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Michael Brandy, Deseret Morning News
Former Duke University shooting guard J.J. Redick works out for the Utah Jazz Tuesday.

The Jazz are desperately seeking a shooter.

J.J. Redick can shoot. Oh, can he ever shoot.

"The best shooter in all of college basketball," raves HoopsHype.com.

But is "shoot" all the Duke University product can do? And, if so, how should that affect his stock?

Those may be topics of great debate for Jazz brass — and Jazz fans, too — as the franchise contemplates whom it should select at No. 14 overall in the June 28 NBA Draft.

They're also seemingly sore subjects with Redick, the reigning Naismith Trophy and Wooden Award winner — and one of four shooting guards to work out Tuesday in Utah, along with Villanova's Randy Foye, West Virginia's Mike Gansey and Australian Brad Newley.

In fact, the 6-foot-4 Redick gets downright defensive — there's some irony — over mere mention of the suggestions.

"I think it's stupid," he said of such criticism, the sharpest of which centers on his defense. "I don't think a guy would be consensus national player of the year, two-time first-team all-American, (Atlantic Coast Conference) all-time leader scorer — I can go on — if he couldn't just flat-out play.

"Especially coming from a program like Duke."

Yet it doesn't take a computer-science degree from an Ivy League wannabe to Google that rap, and others:

  • Nbadraft.net: "His defense will . . . need work as he lacks both size and strength."

  • HoopsHype.com: "Slightly undersized and just an average athlete. . . . Terrible NCAA tournament performance a huge setback?"

  • ESPN.com: "Much of the reason for his hot and cold tendencies lies in his shot-selection, not mechanics . . . Defense needs improvement."

Every dot-com rip, though, is countered with mounds of praise for Redick's shooting.

And from those who saw his stroke first-hand Tuesday — media members did not, as the Jazz hold auditions behind closed doors — there was way more praise than disparagement.

"He's a tremendous shooter, a tremendous player — and, you know, he's not one-dimensional," said Gansey, who also worked out with Redick and Foye last Friday for Golden State (which picks No. 9). "He can take you to the hoop, he can defend. He can do a lot of things out there. I just think people don't really realize that."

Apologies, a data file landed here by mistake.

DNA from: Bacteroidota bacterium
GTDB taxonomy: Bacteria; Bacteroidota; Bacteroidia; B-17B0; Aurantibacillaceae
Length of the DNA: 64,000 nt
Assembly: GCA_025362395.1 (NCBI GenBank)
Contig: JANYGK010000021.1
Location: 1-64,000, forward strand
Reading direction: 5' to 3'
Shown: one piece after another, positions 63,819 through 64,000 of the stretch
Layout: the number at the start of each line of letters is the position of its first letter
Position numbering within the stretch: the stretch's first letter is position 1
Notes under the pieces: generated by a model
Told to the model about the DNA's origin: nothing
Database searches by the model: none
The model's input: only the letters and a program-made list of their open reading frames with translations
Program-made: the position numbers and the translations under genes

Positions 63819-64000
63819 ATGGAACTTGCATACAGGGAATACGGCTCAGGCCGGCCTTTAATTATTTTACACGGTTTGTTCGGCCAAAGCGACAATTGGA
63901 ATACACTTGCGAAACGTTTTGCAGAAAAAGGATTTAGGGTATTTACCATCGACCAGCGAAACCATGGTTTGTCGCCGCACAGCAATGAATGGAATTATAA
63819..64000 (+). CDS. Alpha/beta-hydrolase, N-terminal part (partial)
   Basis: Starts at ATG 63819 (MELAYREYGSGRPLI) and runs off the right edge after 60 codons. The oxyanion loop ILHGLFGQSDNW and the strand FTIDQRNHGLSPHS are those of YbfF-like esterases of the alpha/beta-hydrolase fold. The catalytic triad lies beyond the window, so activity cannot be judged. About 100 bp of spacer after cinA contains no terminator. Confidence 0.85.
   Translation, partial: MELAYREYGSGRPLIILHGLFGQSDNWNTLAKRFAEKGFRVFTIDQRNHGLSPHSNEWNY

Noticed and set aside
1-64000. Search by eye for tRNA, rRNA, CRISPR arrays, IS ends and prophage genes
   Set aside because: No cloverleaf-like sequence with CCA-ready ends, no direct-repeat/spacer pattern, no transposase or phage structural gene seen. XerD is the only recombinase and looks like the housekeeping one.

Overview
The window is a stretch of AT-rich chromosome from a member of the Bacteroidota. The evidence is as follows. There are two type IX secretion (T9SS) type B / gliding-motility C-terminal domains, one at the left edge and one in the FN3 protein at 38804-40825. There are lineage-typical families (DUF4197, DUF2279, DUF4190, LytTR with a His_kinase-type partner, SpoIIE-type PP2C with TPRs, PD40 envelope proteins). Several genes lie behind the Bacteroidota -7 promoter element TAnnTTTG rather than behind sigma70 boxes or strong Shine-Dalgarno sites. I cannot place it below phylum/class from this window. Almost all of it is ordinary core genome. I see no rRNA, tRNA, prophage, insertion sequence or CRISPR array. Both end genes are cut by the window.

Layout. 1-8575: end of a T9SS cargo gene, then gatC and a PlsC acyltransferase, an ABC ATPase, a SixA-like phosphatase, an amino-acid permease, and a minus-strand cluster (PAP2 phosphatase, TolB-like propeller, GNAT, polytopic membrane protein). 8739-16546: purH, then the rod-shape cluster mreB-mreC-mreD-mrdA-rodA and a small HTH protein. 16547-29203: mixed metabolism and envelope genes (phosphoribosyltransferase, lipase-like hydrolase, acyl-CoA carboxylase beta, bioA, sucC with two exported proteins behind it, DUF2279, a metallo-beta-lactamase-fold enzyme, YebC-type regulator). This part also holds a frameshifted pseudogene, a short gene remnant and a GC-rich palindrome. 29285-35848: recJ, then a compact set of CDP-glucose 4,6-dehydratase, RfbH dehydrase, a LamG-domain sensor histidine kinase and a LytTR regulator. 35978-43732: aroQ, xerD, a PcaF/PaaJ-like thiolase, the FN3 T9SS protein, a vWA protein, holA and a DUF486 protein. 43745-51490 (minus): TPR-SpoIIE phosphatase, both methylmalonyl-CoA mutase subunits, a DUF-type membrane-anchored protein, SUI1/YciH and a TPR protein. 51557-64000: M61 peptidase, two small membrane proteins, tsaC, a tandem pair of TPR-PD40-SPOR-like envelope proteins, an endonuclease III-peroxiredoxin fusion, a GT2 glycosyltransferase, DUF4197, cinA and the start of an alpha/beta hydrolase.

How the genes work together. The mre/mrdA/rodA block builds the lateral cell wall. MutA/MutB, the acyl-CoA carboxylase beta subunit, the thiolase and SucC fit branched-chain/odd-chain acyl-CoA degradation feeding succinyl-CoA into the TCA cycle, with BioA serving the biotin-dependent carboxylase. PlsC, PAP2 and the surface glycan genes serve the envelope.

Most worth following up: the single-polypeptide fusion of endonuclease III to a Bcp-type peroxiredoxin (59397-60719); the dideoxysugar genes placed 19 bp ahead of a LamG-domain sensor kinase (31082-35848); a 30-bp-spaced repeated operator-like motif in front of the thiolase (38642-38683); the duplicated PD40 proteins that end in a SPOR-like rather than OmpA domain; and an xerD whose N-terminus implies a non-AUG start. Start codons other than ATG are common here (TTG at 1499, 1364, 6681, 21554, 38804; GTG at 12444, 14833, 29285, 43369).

"I don't think it's a fair knock. I really don't," Jazz basketball operations senior vice president Kevin O'Connor said Redick's perceived defensive deficiencies. "I think Duke's always been known to play defense, and I think he's been a good defender. . . . I think what's fair to say is he didn't guard the (opponents') best offensive players some of the time, (because) they needed him to be on the court to do the (offensive) things he did."

Besides, O'Connor suggested, hardly anyone's two-way game is perfect.

And with the Jazz still seeking the consistent outside shooting from the 2-spot they've not had since the 2000 retirement of Jeff Hornacek — who wasn't the world's greatest defender, either — that's a tradeoff coach Jerry Sloan and the rest of the organization must weigh.

"One of the things we all get caught up in is what (prospects) 'can't do,' or what they 'don't do as well as other things,' " O'Connor said when asked how scouts project if great college players can elevate their game to the NBA. "You (should) try to look at what they do well, and how that translates — and you accept the rest of it."

For now, then, no one can be certain what the Jazz find acceptable.

Do they favor Foye, who could be long-gone when they pick? Is their apparent fascination with another Duke product, power forward Shelden Williams, for real? What about one of the other shooting guards who might make sense at 14, like Memphis' Rodney Carney or Arkansas' Ronnie Brewer? Or do they pass on an off-guard, and turn to an also-needed center — say, UConn's Hilton Armstrong or Bradley's Patrick O'Bryant?

Redick has an idea, and can picture coming off a curl to knock down jumpers for Sloan.

"I'm not really worried about what number I get drafted — I want to get drafted to a good situation for me," said Redick, adding he is "a good friend" of the Jazz's 2005 first-round pick, ex-Illinois point guard Deron Williams. "I want to be on a team that's gonna use me the right way — that's gonna give me an opportunity to prove myself. And a good organization. Like the Utah Jazz. That would be a great fit.

"I think this team needs outside shooting. They have a great front line, and a great point guard. They have very solid wings — I'm not saying that they're deficient in that area — but every team needs a little bit of outside shooting, so I think I can help them in that respect."

Shoot, he knows he can.

"To be honest with you, I think that everybody wants to talk about what I can't do — the doubts surrounding my game," Redick said. "But I can do one thing very well, and I can do a lot of things pretty good. And as long as I show that I'm adequate in those other areas, somebody's gonna give me a chance — because I can really shoot the ball."

NOTES: Ex-Jazz power forward Karl Malone attended workouts again Tuesday, the second straight day the NBA's No. 2 all-time scorer has voluntarily observed auditions. . . . Jazz swingman Andrei Kirilenko is one of 10 NBA and WNBA stars to film a public service announcement supporting UNICEF's Unite for Children, Unite against AIDS campaign. The television spot debuts during the upcoming NBA Finals. . . . The Jazz have no more draft workouts scheduled in Utah this week.

E-mail: tbuckley@desnews.com